I’m a big fan of hot contemporary romance series and looked forward to the Made in New Jersey books by Tessa Bailey. I very much enjoyed another book I read of Ms. Bailey’s – Chase Me. That story featured relatable characters with great chemistry, sharp, witty dialogue, and steamy sex scenes. My expectations were high for Thrown Down. Unfortunately, the romance and frequent hot and dirty sex scenes couldn’t overcome the setting (a depressed blue-collar Hook, NJ) and clichéd characters (she’s an overachiever and he’s a bad boy). I won’t be ‘throwing down’ any more money on this series.
Thrown Down is a second chance romance told in chapters that alternate between two time periods: in the first (told through flashbacks), we meet Vaughn – a high school drop-out, and River – smart, popular and president of her class. In the first flashback, the two are ready to consummate their relationship and have sex for the first time. Since the first moment they met they haven’t been able to keep their hands off one another. They’ve done everything but have sex and only waited because Vaughn wanted River (he calls her “Doll” when they’re naked) to be eighteen first. They talk dirty to one another and wait for the clock to strike midnight. Vaughn can barely control himself in the motel room they’ve rented for the night. Each reminds the other of their love and commitment, they finally have sex and the scene fades out.
In the second (what’s happening now), Vaughn has just returned to Hook, NJ after finding out the great love of his life is a single mom raising the daughter he never knew he had. He doesn’t have a plan, just a determination to reclaim River’s love if he can and to be a part of his daughter’s life. Vaughn sits outside The Kicked Bucket (I’m not making this up) trying to drum up the courage to face River inside where she waits tables. When he finally enters the bar, their connection to one another is electric. Vaughn tells her to gather up her belongings and leave with him. The owner of the bar challenges the request/order and River only agrees to go in order to prevent Vaughn from starting a fight. The scene is meant to show Vaughn’s ‘bad boy/protective’ side, but to me he looks like a bully, talks like a bully and Ms. Bailey never convinces me he isn’t one. Since they first met, he bullies (or assaults) anyone who questions his relationship with River and she seemingly just accepts this as a part of his personality. We still don’t know what made him leave in the first place; the rest of the story alternates between Vaughn and River’s version of the events leading up to the near fight in the bar.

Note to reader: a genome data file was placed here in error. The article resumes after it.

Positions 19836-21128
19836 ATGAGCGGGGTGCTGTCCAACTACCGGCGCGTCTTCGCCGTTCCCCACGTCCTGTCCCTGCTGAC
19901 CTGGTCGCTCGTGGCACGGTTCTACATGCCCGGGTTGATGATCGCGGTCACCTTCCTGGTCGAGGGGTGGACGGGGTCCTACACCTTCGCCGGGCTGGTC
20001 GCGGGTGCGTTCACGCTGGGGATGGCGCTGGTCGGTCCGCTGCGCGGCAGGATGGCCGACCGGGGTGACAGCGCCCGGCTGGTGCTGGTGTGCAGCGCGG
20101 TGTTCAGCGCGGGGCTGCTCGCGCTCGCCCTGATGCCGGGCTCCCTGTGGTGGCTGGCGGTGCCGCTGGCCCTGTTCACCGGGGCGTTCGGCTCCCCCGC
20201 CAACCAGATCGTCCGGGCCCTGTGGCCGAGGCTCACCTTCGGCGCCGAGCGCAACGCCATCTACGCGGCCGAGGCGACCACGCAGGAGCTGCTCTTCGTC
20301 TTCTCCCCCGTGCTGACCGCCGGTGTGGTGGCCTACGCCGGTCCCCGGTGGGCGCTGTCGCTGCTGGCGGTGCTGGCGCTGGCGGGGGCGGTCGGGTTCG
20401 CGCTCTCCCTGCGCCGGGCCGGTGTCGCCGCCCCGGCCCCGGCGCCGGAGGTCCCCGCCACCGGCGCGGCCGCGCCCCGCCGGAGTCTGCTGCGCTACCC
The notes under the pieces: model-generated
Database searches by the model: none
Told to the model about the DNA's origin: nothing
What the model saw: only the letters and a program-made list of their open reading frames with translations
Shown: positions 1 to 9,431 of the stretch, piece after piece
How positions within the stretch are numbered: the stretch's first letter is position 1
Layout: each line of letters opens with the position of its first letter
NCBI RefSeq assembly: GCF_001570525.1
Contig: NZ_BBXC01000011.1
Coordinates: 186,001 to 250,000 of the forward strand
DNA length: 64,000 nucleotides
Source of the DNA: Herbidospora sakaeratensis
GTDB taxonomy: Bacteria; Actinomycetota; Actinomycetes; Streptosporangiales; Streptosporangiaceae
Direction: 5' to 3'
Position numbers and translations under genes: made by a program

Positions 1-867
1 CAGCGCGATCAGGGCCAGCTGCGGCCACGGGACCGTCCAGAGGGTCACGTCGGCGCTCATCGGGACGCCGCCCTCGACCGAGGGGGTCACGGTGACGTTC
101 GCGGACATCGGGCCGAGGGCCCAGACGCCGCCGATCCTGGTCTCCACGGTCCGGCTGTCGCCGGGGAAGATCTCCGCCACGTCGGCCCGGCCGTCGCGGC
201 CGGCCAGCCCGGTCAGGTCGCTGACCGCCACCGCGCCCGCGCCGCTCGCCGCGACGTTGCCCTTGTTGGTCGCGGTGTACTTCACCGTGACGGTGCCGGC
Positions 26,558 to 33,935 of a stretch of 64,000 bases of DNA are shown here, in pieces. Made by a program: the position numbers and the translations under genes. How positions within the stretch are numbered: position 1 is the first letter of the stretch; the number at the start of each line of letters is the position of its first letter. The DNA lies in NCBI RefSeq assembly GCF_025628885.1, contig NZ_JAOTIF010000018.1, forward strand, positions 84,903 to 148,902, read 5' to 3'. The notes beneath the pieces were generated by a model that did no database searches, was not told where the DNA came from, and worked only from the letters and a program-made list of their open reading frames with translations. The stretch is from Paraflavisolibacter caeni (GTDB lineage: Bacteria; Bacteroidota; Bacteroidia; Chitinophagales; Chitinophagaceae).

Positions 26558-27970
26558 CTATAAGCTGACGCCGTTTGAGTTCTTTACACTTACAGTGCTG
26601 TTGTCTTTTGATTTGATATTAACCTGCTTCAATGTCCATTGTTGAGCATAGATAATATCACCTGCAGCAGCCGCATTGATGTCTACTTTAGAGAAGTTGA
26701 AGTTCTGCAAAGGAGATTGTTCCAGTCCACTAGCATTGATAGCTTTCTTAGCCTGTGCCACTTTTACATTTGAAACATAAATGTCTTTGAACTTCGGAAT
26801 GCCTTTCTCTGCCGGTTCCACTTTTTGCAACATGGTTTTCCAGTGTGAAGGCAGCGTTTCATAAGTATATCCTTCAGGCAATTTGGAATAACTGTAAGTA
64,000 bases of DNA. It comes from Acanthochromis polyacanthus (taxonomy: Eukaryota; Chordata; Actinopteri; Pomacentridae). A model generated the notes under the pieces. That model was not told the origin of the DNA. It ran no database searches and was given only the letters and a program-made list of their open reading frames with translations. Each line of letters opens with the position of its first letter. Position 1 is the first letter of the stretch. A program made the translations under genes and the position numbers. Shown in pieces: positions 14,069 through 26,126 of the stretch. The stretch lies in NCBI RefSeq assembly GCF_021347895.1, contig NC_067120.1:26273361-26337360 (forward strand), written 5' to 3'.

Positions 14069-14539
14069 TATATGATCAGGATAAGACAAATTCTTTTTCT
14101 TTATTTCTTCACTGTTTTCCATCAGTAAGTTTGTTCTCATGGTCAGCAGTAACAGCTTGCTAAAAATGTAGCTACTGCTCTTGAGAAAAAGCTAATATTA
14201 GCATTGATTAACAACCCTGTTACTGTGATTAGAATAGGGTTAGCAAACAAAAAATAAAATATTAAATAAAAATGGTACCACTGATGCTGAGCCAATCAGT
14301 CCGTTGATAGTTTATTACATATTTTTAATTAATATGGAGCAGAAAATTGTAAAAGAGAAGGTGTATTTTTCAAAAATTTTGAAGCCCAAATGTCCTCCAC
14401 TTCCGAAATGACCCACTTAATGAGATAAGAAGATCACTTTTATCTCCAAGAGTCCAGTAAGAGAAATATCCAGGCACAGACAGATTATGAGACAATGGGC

Vaughn’s flashbacks illustrate that after two years of commitment, amazing sex and not very exciting lives, he still didn’t believe he deserved River (I agreed!). To put distance between them and scare River into moving on, he enlists in the Army and deploys to Afghanistan. He returns to Hook after a traumatic tour, sure of his love for River but convinced he still isn’t good for her. River has waited for him – we don’t ever see what she did during his deployment – but she never moved on.